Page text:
Where Will Our Coal Come From?

| February 25 , 2018 , 10:36 IST

The recent Coal India Limited (CIL) commissioned study ‘Coal Vision 2030’ lays out that demand for coal in the non-regulated sector is expected to be higher than the regulated sector, and that even in the most adverse scenario the demand for coal in India, as a source of primary energy, shall expand until 2030 and perhaps even beyond.

In a nutshell, there will be a high demand for coal for India’s development. Overall coal demand is estimated to be 900-1000 million tonnes per annum (mtpa) by 2020 and 1300-1900 mtpa by 2030, according to the study.

It is obvious that a considerable amount of coal supply would thus be needed to meet such demand. This brings to the fore the question - where will this coal come from?

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In 2012, the-then Comptroller and Auditor General (CAG) had estimated a ‘notional’ loss of Rs 1.86 lakh crore to the exchequer from the UPA government’s earlier captive coal block allocation to private players. These figures were popularly erroneously perceived to be a ‘loss’ to the national wealth. And so on 25 August 2014, the Supreme Court ruled that all coal blocks allocated by the government between 1993 and 2010 were ‘illegal’. Within weeks, on September 24, the Supreme Court de-allocated all these coal blocks with the exception of those given to the government, and companies with no joint ventures. Thirty-eight of these blocks were coal producing blocks.

Such a retrospective amendment of law had caused mayhem amongst investors. Banks that had lent money to these business, panicked. Investor confidence in India dropped - foreign investors were aghast that Indian courts could just scrap 214 of 218 coal blocks duly allotted by the government to different companies over more than 20 years, without any investigation of individual cases. They feared what would be the guarantee that some court on the basis of some report will not scrap a deal sanctioned by the government in the future?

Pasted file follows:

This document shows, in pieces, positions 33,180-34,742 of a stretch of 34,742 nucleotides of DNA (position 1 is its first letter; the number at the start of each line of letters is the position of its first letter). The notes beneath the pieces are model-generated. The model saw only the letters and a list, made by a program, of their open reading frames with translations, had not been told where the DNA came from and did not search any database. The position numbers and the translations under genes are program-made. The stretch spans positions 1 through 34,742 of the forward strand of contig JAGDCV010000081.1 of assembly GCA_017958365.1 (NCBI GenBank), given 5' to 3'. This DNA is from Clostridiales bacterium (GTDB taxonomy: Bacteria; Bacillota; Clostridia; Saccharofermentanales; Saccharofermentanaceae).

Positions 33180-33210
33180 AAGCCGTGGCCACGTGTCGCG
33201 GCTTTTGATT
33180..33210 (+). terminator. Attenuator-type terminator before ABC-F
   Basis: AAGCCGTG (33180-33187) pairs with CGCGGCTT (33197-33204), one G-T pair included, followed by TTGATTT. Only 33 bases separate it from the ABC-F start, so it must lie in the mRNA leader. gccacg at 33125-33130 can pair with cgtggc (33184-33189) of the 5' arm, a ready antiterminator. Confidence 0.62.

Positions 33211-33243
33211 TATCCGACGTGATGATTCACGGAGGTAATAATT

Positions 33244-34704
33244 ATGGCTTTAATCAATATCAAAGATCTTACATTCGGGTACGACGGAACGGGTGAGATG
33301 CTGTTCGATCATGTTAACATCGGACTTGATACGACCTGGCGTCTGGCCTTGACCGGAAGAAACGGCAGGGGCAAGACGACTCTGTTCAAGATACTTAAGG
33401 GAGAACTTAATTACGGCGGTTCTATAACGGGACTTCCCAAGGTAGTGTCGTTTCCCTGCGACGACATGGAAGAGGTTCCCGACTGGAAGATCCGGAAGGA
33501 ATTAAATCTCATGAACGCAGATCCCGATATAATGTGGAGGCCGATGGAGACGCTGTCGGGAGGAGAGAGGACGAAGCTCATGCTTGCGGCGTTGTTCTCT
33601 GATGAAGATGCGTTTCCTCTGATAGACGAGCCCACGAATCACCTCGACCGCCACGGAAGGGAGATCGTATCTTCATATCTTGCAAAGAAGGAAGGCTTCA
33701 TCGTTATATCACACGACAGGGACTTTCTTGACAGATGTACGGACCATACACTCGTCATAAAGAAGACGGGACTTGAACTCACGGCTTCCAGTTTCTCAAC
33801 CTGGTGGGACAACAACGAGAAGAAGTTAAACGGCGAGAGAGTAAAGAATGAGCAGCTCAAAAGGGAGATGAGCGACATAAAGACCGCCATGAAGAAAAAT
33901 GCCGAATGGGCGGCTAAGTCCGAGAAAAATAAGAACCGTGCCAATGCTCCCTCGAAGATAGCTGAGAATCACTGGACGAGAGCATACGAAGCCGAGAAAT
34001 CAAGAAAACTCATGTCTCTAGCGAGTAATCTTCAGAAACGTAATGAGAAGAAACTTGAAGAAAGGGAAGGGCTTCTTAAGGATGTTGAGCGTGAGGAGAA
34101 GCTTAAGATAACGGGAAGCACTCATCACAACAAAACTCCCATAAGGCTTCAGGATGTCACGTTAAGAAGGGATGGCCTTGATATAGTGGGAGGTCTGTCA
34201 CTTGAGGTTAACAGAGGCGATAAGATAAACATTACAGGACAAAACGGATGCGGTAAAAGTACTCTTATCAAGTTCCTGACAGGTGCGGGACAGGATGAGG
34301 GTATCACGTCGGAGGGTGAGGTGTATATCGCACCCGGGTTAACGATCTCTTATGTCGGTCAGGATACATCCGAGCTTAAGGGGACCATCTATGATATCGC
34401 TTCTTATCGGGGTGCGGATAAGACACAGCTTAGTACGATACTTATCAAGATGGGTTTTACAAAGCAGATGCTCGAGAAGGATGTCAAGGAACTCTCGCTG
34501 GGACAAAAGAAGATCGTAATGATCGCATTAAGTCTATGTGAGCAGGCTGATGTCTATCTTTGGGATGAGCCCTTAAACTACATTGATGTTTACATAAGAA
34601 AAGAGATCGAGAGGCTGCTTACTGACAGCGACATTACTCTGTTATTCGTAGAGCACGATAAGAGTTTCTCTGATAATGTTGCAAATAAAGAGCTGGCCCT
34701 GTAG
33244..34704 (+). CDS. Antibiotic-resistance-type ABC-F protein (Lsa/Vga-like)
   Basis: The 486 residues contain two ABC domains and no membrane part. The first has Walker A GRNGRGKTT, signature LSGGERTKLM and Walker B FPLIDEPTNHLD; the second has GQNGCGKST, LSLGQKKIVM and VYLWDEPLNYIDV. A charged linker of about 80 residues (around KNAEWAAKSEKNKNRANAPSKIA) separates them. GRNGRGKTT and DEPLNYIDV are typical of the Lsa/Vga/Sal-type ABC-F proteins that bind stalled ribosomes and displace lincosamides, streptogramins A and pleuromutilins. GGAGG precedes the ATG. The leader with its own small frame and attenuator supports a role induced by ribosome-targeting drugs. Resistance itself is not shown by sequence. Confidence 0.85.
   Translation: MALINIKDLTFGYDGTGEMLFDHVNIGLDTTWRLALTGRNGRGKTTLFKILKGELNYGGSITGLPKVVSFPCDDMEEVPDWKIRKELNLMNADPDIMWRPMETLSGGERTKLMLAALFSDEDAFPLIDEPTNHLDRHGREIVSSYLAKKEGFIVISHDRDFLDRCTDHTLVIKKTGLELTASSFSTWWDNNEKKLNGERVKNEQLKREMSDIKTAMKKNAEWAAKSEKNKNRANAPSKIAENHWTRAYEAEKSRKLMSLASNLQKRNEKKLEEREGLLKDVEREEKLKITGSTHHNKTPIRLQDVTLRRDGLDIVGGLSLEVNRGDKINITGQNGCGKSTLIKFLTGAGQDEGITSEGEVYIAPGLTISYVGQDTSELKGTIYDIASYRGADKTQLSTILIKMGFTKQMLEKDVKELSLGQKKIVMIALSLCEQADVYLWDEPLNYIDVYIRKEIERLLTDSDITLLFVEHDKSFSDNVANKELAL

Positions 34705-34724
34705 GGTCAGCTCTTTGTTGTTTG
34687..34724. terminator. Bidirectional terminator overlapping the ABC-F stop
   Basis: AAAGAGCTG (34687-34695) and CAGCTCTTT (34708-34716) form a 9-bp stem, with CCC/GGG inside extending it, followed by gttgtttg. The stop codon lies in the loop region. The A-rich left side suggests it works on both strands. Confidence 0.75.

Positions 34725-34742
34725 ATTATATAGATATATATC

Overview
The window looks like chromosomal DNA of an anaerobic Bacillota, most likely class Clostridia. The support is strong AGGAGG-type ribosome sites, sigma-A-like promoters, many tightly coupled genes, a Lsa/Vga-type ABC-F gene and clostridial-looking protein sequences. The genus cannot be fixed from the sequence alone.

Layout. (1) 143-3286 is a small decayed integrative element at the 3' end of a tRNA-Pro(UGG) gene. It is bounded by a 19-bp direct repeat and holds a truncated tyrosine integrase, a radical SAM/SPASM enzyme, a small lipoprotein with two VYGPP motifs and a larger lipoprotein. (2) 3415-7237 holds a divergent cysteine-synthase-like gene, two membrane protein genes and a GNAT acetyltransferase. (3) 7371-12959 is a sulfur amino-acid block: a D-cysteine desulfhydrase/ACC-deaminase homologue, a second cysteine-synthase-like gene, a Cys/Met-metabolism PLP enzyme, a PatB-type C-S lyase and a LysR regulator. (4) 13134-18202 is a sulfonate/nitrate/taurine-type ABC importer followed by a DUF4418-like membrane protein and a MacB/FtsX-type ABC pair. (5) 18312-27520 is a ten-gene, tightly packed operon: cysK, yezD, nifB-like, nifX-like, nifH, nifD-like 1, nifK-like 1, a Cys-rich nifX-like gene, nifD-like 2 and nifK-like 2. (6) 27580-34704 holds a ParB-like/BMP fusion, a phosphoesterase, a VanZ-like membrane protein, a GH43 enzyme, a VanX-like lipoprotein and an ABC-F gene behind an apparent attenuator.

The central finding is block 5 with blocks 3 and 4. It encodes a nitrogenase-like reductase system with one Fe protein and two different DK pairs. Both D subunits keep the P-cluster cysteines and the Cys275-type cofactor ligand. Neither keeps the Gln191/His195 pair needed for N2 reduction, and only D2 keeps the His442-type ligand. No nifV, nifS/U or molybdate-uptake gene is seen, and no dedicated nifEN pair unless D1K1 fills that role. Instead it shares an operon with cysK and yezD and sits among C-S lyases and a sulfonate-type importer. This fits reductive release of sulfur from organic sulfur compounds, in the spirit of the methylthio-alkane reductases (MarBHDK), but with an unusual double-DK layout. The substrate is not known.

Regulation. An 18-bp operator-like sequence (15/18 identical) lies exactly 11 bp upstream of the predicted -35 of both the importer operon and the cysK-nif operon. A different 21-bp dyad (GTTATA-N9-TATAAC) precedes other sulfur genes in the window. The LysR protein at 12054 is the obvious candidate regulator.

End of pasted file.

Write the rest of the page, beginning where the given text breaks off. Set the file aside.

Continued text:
In 2015 the government announced the reverse bidding in the allocation of coal blocks and linkage – where the bidder who promises to charge least from the consumer wins the block.The stated aim of that move was to ensure that consumers get the benefit of low coal prices. However, the  reverse auction may not have lived up to those promises besides shrinking coal supply.

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In September 2017, CIL allocated long-term linkage of over 27 million tonnes of coal to 10 private power plants. Adani Power companies managed to secure more than a third of the total coal auctioned by CIL. Others in the bidding race were GMR Kamlanga Energy, GVK Power, Inland Power, Lalitpur Power, ACB India, KSK Mahanadi Power and Sai Lilagar Power.

All bidders in September 2017 made token concessions by offering to reduce current electricity tariff by 1-4 paise. In return, they got assured coal supply of over 27 million tonnes per annum for 25 years at CIL’s notified price, which is about Rs 726 per tonne less compared to the price they pay for the spot e-auction coal currently being used by these companies. Moreover these power plants should be able to bring down their generation costs by over 50 paise a unit, which is much higher than the concession of 1-4 paise that they have made. The end consumers, however, have not benefitted from this.

So where will the coal that our country needs come from? Not only has the retrospective amendment of law and the subsequent reverse auction of coal blocks distorted the market for private power producers, but it has also put investors in the sector on their guard, while barely benefitting electricity consumers either.